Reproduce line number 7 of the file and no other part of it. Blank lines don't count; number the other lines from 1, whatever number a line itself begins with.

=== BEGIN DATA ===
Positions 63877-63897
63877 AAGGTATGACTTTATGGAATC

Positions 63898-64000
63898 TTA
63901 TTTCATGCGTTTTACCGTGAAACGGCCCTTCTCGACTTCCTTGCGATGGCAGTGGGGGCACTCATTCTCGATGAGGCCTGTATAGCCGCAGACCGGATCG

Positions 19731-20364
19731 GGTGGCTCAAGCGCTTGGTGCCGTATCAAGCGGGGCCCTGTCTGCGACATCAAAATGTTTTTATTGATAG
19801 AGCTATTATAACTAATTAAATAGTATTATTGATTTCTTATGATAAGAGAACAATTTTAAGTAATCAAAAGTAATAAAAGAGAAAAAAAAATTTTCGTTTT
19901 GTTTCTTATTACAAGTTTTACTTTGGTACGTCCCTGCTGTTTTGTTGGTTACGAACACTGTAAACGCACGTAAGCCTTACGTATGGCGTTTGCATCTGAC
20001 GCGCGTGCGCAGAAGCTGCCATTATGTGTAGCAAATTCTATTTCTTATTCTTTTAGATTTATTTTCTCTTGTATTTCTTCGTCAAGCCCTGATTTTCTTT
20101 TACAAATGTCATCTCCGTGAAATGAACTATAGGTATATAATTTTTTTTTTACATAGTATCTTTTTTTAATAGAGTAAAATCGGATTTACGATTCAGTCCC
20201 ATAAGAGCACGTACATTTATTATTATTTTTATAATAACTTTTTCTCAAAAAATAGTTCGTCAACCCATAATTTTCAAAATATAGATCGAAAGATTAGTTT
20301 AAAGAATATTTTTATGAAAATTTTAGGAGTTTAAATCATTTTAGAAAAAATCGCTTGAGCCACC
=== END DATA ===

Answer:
19731 GGTGGCTCAAGCGCTTGGTGCCGTATCAAGCGGGGCCCTGTCTGCGACATCAAAATGTTTTTATTGATAG